Baranin revives the national liberation struggle and the golden age of comics

Cartoonist and illustrator Andrija Vujošević fell in love with the ninth art as a boy, and today, in addition to creating illustrated stories, he tries to help younger authors through his publishing house.

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Photo: Andrija Vujošević
Photo: Andrija Vujošević
Ažurirano: 06.12.2023. 20:01h

The fascinating world of illustrations, dialogues and characters has become an unavoidable point of interest for both art lovers and the wider audience. Over the years, comics have evolved from simple drawings into an expressive medium that conveys stories, emotions and social messages. From the time they appeared in the humor supplements of newspapers, to today when we have genres as diverse as superheroes, adventure, science fiction and social criticism, comics have managed to satisfy different tastes of readers. They are even often the inspiration for movies that earn millions at the box office.

This, as it is often called, the ninth art, also interested Baranin Andrija Vujošević who is now a prominent Montenegrin comic creator.

"Since I can remember, I have drawn comics and illustrations, both my own characters and heroes from cartoons, movies and of course other comics. I decided to pursue it when I read the comic book 'Hellboy' by the author Mike Mignola. That comic covered stylistically and thematically everything that attracts me from the world of visual arts", Vujošević reveals in an interview with Vijesti that he himself became interested in this type of art.

The love of comics is a family trait of the Vujošević family, and Andrija, like the older members, collected and read comics.

Andrija Vujosevic
Andrija Vujosevicphoto: Milica Vujošević

"My parents passed on to my brother and me the love of comic books and of course collecting them. When it comes to favorite comics, in addition to Hellboy, I would mention Torpedo, a comic that left a strong impression on me in my childhood, and there are also Sin City from Frank Miller and the New Frontier of Darwin Hook", lists Vujošević, who is recognizable by his retro "golden age" propaganda style, and explains what it actually means:

"The comics I draw are national liberation themes set in the Second World War. That period is considered the golden age of comics. My fascination with propaganda posters from that period is clearly visible in my works, be it the color palette or the illustration concept".

Although when he creates he finds inspiration in liberation themes, when he reads he tries to make the content diverse.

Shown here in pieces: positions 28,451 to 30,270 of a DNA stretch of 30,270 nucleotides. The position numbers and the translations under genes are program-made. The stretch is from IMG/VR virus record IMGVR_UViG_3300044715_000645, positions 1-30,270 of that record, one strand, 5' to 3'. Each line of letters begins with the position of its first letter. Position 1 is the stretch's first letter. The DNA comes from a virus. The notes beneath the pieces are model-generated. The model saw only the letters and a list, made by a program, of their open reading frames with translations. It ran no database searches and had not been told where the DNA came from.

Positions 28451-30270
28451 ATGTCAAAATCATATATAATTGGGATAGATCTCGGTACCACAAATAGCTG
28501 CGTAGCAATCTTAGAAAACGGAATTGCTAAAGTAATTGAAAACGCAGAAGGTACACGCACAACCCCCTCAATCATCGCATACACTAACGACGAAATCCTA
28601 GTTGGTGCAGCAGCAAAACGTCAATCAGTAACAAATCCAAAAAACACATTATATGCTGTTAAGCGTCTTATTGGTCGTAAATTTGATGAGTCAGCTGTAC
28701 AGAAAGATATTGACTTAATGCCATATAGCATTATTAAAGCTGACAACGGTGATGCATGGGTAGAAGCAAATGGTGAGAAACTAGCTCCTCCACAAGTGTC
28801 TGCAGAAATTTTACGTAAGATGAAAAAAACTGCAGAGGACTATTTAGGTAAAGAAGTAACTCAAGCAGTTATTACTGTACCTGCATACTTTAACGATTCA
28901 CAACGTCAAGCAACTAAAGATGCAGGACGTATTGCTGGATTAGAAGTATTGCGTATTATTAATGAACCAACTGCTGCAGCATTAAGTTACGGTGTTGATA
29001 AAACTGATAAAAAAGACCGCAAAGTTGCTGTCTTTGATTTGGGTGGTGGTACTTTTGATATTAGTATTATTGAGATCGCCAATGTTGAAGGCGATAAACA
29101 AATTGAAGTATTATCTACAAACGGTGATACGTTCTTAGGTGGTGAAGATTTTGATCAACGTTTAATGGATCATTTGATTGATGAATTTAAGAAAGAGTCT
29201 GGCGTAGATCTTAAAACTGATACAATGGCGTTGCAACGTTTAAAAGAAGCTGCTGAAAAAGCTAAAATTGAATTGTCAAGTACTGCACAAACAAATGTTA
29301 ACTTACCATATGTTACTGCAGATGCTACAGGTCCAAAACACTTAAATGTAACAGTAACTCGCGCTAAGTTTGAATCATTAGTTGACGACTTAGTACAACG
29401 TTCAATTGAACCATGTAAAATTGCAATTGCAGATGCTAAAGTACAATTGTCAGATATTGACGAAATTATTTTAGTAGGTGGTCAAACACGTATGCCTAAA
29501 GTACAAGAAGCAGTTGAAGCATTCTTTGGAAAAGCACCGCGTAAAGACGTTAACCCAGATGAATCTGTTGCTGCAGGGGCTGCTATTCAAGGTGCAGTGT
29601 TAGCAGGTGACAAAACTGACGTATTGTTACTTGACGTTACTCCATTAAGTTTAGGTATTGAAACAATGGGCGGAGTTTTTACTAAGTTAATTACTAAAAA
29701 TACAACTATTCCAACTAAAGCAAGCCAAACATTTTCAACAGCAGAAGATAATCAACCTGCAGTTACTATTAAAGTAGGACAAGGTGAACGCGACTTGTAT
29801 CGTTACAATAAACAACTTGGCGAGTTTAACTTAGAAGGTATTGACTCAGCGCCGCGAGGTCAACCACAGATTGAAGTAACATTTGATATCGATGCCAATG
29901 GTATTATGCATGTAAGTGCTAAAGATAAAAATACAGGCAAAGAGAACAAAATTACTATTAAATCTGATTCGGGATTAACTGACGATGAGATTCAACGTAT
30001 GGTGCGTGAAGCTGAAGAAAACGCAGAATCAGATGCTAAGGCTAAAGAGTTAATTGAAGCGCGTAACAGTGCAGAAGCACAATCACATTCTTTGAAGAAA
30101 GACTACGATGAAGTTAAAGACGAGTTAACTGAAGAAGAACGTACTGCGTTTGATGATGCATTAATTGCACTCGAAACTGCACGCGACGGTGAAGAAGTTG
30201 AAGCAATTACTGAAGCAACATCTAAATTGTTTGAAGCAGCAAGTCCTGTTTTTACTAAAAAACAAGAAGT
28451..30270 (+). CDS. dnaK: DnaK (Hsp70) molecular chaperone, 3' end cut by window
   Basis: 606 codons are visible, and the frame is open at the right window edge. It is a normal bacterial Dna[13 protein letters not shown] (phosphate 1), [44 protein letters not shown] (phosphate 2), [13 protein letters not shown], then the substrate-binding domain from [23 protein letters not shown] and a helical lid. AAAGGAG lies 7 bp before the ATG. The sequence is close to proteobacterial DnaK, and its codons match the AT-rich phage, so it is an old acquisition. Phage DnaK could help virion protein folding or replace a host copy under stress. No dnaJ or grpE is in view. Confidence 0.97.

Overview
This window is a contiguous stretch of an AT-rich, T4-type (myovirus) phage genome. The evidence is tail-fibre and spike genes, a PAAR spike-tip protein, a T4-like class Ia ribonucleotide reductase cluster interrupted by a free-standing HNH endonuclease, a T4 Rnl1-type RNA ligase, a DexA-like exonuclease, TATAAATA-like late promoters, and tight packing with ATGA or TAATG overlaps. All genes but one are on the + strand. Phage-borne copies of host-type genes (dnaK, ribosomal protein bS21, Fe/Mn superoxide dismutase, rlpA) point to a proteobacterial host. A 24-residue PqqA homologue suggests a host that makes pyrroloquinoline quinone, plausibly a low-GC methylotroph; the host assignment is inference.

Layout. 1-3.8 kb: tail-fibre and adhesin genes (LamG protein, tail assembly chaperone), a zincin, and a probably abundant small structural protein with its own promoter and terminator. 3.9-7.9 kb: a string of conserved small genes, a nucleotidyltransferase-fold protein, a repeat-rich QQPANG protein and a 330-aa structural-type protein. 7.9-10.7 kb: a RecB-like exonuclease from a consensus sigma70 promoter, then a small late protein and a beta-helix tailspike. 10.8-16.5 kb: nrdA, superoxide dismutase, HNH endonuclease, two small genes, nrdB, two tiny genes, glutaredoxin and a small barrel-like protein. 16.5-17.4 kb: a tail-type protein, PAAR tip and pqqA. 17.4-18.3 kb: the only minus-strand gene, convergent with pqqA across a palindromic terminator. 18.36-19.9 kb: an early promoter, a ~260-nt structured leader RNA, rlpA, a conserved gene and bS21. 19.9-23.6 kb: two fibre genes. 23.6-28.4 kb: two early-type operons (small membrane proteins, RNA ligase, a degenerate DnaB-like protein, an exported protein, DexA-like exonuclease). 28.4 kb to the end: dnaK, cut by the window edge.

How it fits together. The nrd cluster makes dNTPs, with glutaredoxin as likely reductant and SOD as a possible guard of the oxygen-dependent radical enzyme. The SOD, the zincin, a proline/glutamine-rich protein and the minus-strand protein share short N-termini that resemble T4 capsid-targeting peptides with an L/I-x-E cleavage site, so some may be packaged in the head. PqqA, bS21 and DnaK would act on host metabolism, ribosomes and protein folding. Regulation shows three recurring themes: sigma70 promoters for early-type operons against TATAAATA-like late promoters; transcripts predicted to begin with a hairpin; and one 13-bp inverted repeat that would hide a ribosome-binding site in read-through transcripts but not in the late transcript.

"I like to read various types of comics and manga, in addition to the subject I draw, I also like science fiction, gothic, horror, and crime comics," reveals Vujošević.

Creating a comic is a complex process. The author must choose a theme, but also come up with characters, a plot, he must take care of the dialogues of the actors of the story, and many other things, and Vujošević reveals what the process of creating comics looks like, from the idea to the final edition, and how long it takes him to complete one like this. the story:

"It all depends on how many pages the project has and who it is for. When the script is finished, which can be written for months, even years, it's time to draw. Approximately two to three pages are drawn per week. The comics I draw for myself, for which I don't have a deadline, I draw very slowly, about four pages a month.

Being your own writer, cartoonist and editor is a double-edged sword, you have absolute freedom for creativity, but with that comes a large number of changes and revisions until 'perfection,'" admits the interlocutor of Vijesti.

The golden age of comics brought numerous superheroes into the lives of lovers of the ninth art, among which are still popular today Superman, Batman, Wonder Woman, Captain America, Flash. Today, superheroes have just been mentioned, but many others have also become heroes of film series. And Vujošević's comics could easily be "translated" to the big screen, and he reveals which of his heroes could end up in a movie:

Excellent for the screen - Iron Proletarians
Excellent for the screen - Iron Proletariansphoto: Andrija Vujošević